- June 24, 2008
KABUL, Afghanistan—Plastic surgeon Keith Rose does more than reconstruct bones and tissue. He changes lives every time he returns to a hospital in Kabul, Afghanistan.
With a focus on curable conditions, Rose—a Baylor University alumnus—works with faith-based organization Cure International in a fusion of medical and spiritual ministry to “make all things new” for residents of developing countries.
When mentor and former Baylor football coach Grant Teaff heard about Rose’s career overseas, he wasn’t surprised.
“He was always encouraging his teammates, on the field specifically. I can’t ever remember him doing anything in a negative way,” said Teaff. “You could tell … he had a depth. You didn’t know where it would lead.”
Rose’s life-giving attitude led to his work in international medicine, inspired by mission trips abroad with his father, pastor of a nondenominational church in Kingsland and formerly pastor of a Baptist church in New York.
As a surgeon with Cure International, Rose uses his medical training to offer hope and restoration through affordable specialized surgery.
Rose returns to Kabul several times a year from his home in Corpus Christi to treat primarily those patients with congenital defects clubfoot, or cleft lip or palate. He also treats burn victims.
Curing children with birth defects quite literally offers them new life, even when the defect isn’t debilitating, Rose said.
“Essentially, if you have a cleft lip or palate and live in Afghanistan, you have to go to Pakistan to get it taken care of,” Rose explained.
“The girls can’t get married, the boys can’t go to school—the kids can be pretty brutal towards one another and just don’t accept deformity. It’s just a big need with a lot of work to do.”
Rose’s work with Cure International represents part of the organization’s broad mission to treat the 125 million children in developing countries who can be cured completely. The organization offers treatment for “hydrocephalus (fluid in brain cavities) … spina bifida and other spinal deformities, and crippling orthopedic conditions,” according to their website at helpcurenow.com.
For Rose, curing clubfoot holds personal significance.
“One of my twins was born with clubfoot, and at the appropriate time, we had the surgery done. He’s walking around normally now,” Rose said.
“I don’t understand what it would be like to have a child with a deformity that they never even know can be fixed … But there are people in their 40s and 50s who’ve never had it treated.”
Since Cure International founder Scott Harrison recognized healing involves more than just physical restoration, the organization takes a “50/50 medical-spiritual” approach.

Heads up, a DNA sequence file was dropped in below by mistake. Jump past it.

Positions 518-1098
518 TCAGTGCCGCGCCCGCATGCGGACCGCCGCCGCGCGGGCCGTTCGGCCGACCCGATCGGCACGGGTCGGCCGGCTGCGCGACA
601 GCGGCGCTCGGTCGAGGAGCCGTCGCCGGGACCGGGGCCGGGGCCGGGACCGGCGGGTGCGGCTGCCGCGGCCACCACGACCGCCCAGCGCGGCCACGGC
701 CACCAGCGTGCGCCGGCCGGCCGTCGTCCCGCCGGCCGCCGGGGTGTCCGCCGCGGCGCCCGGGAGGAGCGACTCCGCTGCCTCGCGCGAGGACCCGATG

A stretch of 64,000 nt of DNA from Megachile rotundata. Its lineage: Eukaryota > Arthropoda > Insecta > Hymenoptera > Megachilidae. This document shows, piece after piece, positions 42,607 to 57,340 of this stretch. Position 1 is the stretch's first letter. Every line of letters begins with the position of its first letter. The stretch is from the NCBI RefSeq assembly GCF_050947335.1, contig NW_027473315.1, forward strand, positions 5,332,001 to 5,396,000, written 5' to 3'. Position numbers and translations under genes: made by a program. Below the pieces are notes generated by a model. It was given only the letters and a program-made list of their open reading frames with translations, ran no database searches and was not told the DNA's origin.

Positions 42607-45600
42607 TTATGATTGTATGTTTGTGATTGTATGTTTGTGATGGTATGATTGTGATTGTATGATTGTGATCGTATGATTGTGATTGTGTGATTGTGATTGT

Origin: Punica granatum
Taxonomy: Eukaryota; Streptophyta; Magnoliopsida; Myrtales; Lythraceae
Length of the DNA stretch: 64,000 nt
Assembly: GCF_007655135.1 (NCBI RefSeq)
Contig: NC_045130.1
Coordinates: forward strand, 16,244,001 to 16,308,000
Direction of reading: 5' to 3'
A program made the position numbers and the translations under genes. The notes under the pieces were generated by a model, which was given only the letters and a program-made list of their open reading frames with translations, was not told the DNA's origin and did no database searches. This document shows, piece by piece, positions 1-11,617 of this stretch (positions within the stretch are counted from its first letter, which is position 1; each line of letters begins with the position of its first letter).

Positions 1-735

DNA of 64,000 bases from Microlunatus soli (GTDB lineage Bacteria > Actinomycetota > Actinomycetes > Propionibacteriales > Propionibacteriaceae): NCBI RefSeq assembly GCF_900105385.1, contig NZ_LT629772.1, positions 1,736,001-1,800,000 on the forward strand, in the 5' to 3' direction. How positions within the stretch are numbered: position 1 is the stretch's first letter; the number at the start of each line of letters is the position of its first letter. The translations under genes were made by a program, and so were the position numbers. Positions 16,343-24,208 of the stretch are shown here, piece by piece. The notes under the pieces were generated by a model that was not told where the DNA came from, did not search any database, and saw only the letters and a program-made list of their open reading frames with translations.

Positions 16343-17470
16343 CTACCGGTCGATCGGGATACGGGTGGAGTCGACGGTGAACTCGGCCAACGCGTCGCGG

“The spiritual dimension of healing and the medical/physical dimension are parts of the same process,” Harrison said.
“We have an executive director, a spiritual director, and a medical director at each hospital. We want to make sure people know we’re more than just a medical organization,” Cure communications director Lisa Wolf said.
“Our spiritual ministry is equally as important as our medical ministry.”
Even though Cure is the largest provider of specialized surgery in the Third World, in many countries, it’s often the only provider.
“It’s faint praise to us that we’re the largest provider of this kind of service in the developing world—no one else is really out there doing it,” Harrison said.
One of the biggest obstacles for Cure is simple advertisement of their services, Harrison explained.
“The family just can’t believe there’s someone there to care for them. Just getting the word out is important.”
Several parents even delay naming their children for fear they won’t survive, Rose said.
Despite the daunting need, Cure has made an enormous impact in ministry to the disabled, having seen more than 700,000 patients and performed about 47,000 surgeries in 12 different countries in the past ten years. Wolf told of a man in Uganda who discovered a different kind of compassion with Cure, saying, “No white man has ever wanted to touch my baby.”
Even though cultural sensitivity prevents some kinds of evangelism in certain countries—like Afghanistan—Cure doctors generously offer care and love to patients who rarely experience that attention, Wolf noted.
Besides giving direct medical treatment, Cure also equips Third World doctors with advanced medical training so they can continue the work themselves. Rose teaches his surgeons and doctors participating in the obstetrics and gynecology fellowship how to use modern medical technique and instruments.
He’s just living out some advice from another Baylor mentor, former physiology professor Ray Wilson.
“I had a wonderful teacher (Wilson) who really inspired me to travel. He always told me, ‘Everything you learn, you have responsibility to give back,’” Rose said.
In his work with Cure, as he teaches and heals, Rose has been able to fulfill that responsibility—and beyond.
“When (Rose) leaves our hospital in Afghanistan, the level of confidence in our doctors has always been increased,” said Harrison. “He’s a superb teacher.”
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